The big issue I have about it is that ultimately, scammy supplements and ‘wellness products’ that sell for a high price are exploitative, and in an environment where people are so poorly informed about health and nutrition, it makes me angry that very little is done legislatively or socially to discourage pseudoscience.

People are rightly and reasonably confused about the mechanisms of weight loss because so much shitty, conflicting information (and shitty, ineffective products and systems) floods the market and makes decision making hard. As with most evidence-based preventative health measures, the answer is always the most cost-effective: just like wearing sunscreen and clothing with good coverage to prevent skin cancer and getting free or subsidised vaccines to prevent debilitating, lethal and contagious diseases, eating a slight caloric deficit and getting exercise can be cheap or even free. And though I may disagree with many of the principles of HAES and fat acceptance, I ardently agree with them that there is a multi-billion dollar economy designed at selling ineffective or dangerous products to overweight people. And these products play into it, and play a role in the harm of obesity in society. Even worse, MLMs are predicated on manipulative social marketing and the relationships between friends, relatives and sellers becomes complicated; at least nobody is forcing you to walk into a supplement or ‘wellness’ store to buy expensive products that won’t help you lose weight.

Diet pills, ‘weight loss wraps’, fat burners and other products that don’t have an evidence base are costly, both financially and psychologically. Their failure to work further disappoints those who feel that weight loss is physically impossible, and poor experiences with products that don’t work provides a disincentive to repeat dieters to find a means of losing weight. It undermines the relationship between patient and doctor, and makes it harder to have a productive, supportive and pastoral dialogue about the role of excess adiposity in overall human health. It promotes the idea that optimal health is only possible with supplements (nope), “clean eating” (yeah nah), expensive organic/vegan/superfood products (not even), and that caloric intake plays no role in human body fat storage and use (come on bro).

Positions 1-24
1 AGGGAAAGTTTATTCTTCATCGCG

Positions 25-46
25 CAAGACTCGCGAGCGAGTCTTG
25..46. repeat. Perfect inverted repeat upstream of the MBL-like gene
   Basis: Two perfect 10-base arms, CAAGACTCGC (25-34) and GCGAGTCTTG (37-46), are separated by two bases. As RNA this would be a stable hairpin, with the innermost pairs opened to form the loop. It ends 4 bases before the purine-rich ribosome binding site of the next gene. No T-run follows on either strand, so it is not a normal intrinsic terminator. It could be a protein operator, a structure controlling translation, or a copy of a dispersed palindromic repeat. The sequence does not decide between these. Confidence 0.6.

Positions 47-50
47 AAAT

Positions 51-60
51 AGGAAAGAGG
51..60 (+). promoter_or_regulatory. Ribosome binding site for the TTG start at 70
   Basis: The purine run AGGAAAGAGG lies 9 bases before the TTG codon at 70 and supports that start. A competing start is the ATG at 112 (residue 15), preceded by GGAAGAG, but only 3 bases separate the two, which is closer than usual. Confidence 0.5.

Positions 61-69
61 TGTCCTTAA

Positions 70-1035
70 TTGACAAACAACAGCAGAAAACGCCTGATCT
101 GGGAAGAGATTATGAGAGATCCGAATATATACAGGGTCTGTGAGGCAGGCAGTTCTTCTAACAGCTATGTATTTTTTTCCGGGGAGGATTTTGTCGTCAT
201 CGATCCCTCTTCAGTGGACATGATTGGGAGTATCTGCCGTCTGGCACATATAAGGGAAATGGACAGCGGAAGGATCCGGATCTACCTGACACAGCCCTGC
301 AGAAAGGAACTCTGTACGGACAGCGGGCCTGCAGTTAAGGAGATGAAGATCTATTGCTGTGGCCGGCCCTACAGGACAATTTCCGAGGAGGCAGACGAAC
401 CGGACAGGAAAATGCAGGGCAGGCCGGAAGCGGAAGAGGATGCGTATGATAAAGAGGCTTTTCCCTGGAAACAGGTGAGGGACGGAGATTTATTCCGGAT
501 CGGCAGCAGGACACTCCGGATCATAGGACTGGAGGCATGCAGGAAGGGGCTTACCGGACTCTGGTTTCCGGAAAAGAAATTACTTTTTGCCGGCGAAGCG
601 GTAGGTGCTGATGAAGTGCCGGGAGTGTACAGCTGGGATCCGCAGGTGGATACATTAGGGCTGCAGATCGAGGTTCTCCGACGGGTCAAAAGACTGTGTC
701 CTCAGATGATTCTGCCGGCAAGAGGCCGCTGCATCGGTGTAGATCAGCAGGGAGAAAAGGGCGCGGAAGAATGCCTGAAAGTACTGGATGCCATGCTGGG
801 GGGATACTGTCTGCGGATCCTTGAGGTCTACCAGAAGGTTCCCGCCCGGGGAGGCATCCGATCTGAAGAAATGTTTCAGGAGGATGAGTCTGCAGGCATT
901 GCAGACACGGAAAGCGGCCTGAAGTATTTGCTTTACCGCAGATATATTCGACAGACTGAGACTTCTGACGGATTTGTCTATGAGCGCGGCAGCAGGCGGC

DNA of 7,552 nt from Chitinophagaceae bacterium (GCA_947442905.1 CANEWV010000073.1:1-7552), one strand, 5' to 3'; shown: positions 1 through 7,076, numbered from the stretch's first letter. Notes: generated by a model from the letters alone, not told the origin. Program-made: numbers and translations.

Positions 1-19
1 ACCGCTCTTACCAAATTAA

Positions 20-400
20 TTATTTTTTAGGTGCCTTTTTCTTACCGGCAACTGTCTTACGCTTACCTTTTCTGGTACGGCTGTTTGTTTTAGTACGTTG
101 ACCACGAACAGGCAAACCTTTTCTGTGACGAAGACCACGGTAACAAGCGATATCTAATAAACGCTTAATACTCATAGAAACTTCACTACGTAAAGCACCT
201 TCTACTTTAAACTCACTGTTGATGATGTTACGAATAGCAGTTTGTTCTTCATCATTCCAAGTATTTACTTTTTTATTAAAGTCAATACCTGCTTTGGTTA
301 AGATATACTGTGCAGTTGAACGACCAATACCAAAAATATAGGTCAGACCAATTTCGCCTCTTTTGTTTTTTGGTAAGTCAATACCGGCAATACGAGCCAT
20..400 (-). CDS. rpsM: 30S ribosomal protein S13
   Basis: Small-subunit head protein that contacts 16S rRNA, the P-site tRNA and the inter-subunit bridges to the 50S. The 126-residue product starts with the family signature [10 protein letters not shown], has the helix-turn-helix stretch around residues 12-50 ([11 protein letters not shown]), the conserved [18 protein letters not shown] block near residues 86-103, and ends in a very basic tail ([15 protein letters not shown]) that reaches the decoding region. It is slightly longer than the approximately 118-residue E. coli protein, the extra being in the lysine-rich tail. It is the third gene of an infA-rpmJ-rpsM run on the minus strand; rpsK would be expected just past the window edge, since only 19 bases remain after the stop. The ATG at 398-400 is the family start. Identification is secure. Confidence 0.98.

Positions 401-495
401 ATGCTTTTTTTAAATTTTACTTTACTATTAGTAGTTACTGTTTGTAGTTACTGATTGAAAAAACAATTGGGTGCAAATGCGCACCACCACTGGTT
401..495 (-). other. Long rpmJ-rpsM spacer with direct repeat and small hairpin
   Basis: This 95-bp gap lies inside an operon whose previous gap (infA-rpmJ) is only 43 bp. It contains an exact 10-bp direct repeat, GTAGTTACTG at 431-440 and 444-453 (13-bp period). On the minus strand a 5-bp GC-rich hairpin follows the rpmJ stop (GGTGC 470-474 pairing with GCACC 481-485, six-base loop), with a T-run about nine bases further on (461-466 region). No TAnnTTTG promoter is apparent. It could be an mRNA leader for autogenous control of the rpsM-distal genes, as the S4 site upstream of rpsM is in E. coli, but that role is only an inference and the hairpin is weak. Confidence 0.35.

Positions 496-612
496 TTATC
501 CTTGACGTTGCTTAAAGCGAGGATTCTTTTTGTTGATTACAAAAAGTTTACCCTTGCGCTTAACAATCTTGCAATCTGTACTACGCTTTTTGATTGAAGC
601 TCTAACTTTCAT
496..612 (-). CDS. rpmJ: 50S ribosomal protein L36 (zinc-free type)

I certainly don’t blame people who’ve tried or at one point sold MLM products briefly; the social pressure to support a friend’s “business” is often overwhelming, and the critical literacy required to question a dodgy looking before-and-after pic is something we don’t really teach in school. To me, there’s very little to differentiate these people from frightened parents who fall for anti-vaccine science, or the terminally ill who fall for the lies of naturopaths and fraudulent programs like Gerson therapy. But it means we absolutely should be harsher and offer less social approval and tolerance to those who profiteer. Higher level MLM scammers are just as bad as the Hulda Clarks and Anthony Williams of the world, and unfortunately our innate societal politeness and unwillingness to draw opprobrium for criticising fraudulent beliefs just allows them to fester.

So next time a friend makes a coy comment about “PMing them” for help with weight loss or “a healthier lifestyle”, or promotes a certain pill, wrap or shake, don’t be afraid to ask them for evidence. Don’t be afraid to link to critical articles about how these things don’t work. And most of all, don’t feel bad for calling out those pastel-background, inspirational quote assholes who hide their shady-ass basic bitch MLM proclivities behind Maya Angelou quotes.

Righteous indignation probably does burn some calories, after all.


2 thoughts on “I’m not outright saying that MLMs are a massive scam and that their pedlars are dumb-ass no-hopers. But I would like you to draw that inference from this article yourselves.